Rolf McMillan Gunnar, MD, MACP, MACC 1/22/1926 – 3/18/2017 – An Appreciation.

Dr. Rolf M. Gunnar died after a battle with Cancer. The Chicago medical community and the world lost a compassionate, and brilliant man.

I met Dr. Gunnar when I was an intern at Cook County Hospital in 1966. My resident, Julio Ortiz, MD, learned of my passion for cardiology and so invited me to go with him on Friday afternoons to Cardiology/ECG/VCG conferences, at the Heart Center in the Durand Building. At the time, Julio and I were on the Northwestern service at “County”. Dr. Gunnar was on the U of I service, but more importantly was with John Tobin, of the Loyola service, the co-head of the Cardiology section. There were other luminaries in medicine surgery and other specialties at “County” and in the West Side Medical Center.

As I was finishing my medicine rotation, Dr. Gunnar stopped me one day in the cafeteria at Karl Meyer Hall and asked if I might want to be his fellow in shock research after my residency in medicine. I had a friend in Vancouver who had done shock work himself and because of him, shock became my over riding passion.

I outlined the reasons why I would have to leave Chicago for a couple of years: First, I would need to do a medical residency before becoming a Cardiology Fellow – Dr. Gunnar said, “Don’t worry, we’ll look after that. I can get you into the U of I program”; Secondly, my “green card” was only for one year, my internship, and so I would have to go back to Canada to renew it – Dr. Gunnar said, “Don’t worry, we’ll look after that”. There may have been a couple of other “Don’t worry, …’s”. So I stayed in Chicago to continue my training as an internist and a cardiologist. While I was doing my medicine residency, I contracted Tb from doing CPR on a patient at the West Side VA Hospital. That was before I had any health insurance, and certainly no unemployment insurance. When I told Dr. Gunnar that I wasn’t going to be able to leave my apartment to work and so would not have any income, again he said, “Don’t worry, we’ll look after that”, and he did.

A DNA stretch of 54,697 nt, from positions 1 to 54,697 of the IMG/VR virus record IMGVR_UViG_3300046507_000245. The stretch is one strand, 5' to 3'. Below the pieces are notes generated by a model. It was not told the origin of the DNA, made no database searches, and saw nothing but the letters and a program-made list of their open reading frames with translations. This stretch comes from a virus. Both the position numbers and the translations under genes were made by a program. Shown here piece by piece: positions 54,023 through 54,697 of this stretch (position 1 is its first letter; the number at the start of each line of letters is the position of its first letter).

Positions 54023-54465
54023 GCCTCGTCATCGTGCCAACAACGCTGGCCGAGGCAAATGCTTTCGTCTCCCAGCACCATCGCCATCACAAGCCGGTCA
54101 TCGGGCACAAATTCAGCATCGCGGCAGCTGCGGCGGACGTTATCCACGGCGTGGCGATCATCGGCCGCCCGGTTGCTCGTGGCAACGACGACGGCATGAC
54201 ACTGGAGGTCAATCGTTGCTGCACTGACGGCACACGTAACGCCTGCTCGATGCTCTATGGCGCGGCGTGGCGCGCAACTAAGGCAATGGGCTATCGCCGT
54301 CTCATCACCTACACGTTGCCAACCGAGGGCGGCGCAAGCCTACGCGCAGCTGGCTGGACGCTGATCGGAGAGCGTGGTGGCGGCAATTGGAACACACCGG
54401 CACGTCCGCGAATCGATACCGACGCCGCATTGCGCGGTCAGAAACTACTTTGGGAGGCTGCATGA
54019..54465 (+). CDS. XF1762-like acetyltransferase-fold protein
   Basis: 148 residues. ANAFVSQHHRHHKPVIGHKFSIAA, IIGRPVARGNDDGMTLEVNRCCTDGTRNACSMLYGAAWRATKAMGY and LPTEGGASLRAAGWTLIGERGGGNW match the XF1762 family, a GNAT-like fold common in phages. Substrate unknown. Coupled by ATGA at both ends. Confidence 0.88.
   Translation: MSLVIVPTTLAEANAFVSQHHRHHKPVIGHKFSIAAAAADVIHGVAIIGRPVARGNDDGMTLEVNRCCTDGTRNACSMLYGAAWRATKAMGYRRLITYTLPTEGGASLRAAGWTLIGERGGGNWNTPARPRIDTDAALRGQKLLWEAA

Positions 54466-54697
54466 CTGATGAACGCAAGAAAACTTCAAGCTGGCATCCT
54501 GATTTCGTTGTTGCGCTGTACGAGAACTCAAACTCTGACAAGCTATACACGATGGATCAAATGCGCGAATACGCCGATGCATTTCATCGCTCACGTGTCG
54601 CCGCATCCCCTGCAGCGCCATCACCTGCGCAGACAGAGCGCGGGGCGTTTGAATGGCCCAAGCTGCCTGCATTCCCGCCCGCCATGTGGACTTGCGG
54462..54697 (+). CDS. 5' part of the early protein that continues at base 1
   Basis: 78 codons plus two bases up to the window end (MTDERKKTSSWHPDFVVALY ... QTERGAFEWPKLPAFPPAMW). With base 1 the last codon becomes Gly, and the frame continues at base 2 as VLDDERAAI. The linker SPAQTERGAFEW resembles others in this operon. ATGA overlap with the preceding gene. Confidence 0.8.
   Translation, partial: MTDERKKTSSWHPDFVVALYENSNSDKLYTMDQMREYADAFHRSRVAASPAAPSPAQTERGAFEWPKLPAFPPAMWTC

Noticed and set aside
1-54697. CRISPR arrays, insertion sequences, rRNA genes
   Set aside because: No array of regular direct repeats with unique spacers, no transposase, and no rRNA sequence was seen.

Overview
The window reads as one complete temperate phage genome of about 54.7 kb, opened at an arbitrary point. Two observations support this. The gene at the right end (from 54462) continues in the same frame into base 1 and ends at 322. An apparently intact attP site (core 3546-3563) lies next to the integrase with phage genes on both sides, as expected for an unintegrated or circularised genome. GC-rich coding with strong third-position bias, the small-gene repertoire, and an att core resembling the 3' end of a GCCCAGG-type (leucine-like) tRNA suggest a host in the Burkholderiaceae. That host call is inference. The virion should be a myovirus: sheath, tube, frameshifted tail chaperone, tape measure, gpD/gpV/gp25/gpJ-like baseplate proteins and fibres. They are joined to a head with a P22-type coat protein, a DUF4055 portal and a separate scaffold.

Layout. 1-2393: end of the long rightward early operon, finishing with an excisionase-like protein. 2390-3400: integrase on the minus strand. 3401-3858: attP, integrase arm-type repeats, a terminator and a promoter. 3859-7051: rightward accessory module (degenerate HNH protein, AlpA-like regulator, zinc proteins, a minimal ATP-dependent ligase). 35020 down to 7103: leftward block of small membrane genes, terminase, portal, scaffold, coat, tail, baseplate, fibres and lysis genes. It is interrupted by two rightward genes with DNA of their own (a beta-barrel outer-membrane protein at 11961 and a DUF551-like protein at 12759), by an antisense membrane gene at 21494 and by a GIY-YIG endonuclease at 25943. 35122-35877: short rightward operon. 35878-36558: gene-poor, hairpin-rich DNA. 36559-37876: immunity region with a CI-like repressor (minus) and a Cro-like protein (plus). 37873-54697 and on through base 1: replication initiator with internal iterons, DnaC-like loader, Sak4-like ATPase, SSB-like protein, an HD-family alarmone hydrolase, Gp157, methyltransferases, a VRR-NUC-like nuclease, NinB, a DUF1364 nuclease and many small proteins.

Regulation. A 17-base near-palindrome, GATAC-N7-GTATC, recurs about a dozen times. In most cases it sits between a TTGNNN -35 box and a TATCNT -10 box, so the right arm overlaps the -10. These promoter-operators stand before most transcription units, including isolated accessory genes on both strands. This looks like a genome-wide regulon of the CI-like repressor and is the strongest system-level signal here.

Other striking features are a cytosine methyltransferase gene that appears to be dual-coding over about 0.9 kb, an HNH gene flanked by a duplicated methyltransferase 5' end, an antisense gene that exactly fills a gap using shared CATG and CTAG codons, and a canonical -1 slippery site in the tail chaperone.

By that time he had developed a great division of Cardiology at the U of I and Cook County Hospital. He brought Willard Harris, MD, a basic researcher who also did research into Systolic Time Intervals to help non invasively evaluate Left Ventricular Function. He hired John Naughton, MD who did research into exercise testing and training as well as Cardiac Rehabilitation. Dr. Gunnar had also brought Shahbudin Rahimtoola, MD as a general cardiologist and researcher and Kenneth Rosen, MD one of the first cardiologists to do intracardiac diagnostic studies (The “His Bundle Study”) to the Cook County section of Cardiology.